Paul and Chris Weitz
I caught up with filmmakers Paul and Chris Weitz, directors of the raunchy teen classic, "American Pie," several months after the death of their father, legendary fashion designer John Weitz. Instead of focusing on their film's iconic sequence, involving a libidinous youth and a pastry, they wanted to talk about dad, who had fled Hitler's Berlin and served as an OSS spy at 19. When the filmmakers were growing up, John Weitz overtly "identified as Jewish almost out of spite toward [anti-Semites]," Chris said.
The brothers inherited their father's subversive streak, tormenting their German nanny (at ages 7 and 11, respectively) by repeatedly asking what she thought of Hitler until she blurted, "He made the country work."
"We were like little OSS guys, undermining her authority and her politics until she got so aggravated that she left," Paul said. Dad was chagrined, as he was with his sons' preference for shlumpy jeans rather than twin navy blazers.
But the classy designer cheekily stuck up for his boys two decades later, when someone called "Pie" vulgar.
"Where's the chartreuse suit with the polka dots?" I asked actor David Arquette during a conversation about his 2002 Holocaust film, "The Grey Zone." The actor was known for his outrageous off-screen outfits and for portraying goofy dufuses onscreen. But he was wearing a three-piece herringbone suit to discuss his "Zone" role as a Sonderkommando, one of the prisoners who ran the gas chambers and crematoria at Birkenau.
Arquette played Hoffman, the most fragile and guilt-ridden of his squad; he said he was drawn to the role as a way to connect to his late Jewish mother, Mardi. She had died five years earlier, after battling breast cancer; Arquette experienced a stinging flashback when he lifted a naked, bald extra, whose body was painted to look like a corpse, evoking memories of when she was suffering from the effects of her cancer and chemotherapy.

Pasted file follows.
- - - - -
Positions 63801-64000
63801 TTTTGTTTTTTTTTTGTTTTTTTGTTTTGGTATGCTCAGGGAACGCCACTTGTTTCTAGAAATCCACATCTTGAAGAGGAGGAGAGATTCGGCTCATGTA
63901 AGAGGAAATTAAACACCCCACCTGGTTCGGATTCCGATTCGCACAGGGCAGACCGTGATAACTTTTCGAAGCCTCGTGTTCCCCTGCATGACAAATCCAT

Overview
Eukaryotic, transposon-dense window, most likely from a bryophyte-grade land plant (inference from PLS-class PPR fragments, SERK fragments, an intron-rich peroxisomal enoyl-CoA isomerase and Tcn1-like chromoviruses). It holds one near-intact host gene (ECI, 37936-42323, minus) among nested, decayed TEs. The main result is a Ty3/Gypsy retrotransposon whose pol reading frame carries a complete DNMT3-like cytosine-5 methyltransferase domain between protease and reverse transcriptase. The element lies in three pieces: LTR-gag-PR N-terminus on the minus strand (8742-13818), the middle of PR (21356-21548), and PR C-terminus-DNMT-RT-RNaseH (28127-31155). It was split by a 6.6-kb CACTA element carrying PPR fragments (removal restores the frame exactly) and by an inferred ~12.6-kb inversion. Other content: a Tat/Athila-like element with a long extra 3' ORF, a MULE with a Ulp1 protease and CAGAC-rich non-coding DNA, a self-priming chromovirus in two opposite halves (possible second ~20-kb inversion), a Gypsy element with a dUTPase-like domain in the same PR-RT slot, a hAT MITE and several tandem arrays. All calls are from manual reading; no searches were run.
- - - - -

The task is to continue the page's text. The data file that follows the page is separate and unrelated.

"I felt I was looking at my mother," he said.
When I met Jason Alexander in 2000, he had just directed a sexual coming-of-age-film, "Just Looking," set in the Bronx in 1955. The actor was diversifying to shake his pop culture image as the cantankerous George from "Seinfeld."
"If I were to walk onstage as Hamlet, everyone would go, 'Look, it's George," he quipped. But his voice began trembling as he discussed his own sexual coming of age, which would now be legally defined as child abuse. As a young actor, he had had his first experience at 13 with a woman in her 30s in a wing of a theater during rehearsal.
"The show ended and so did the relationship," Alexander recalled. While the affair had been physically gratifying, it was emotionally confusing for the bar mitzvah-age boy. Referring to his "Just Looking" protagonist, Alexander said, "I didn't quite have his period of innocence."
"I just love talking about my vagina," Eve Ensler said of her taboo-busting feminist global hit, "The Vagina Monologues."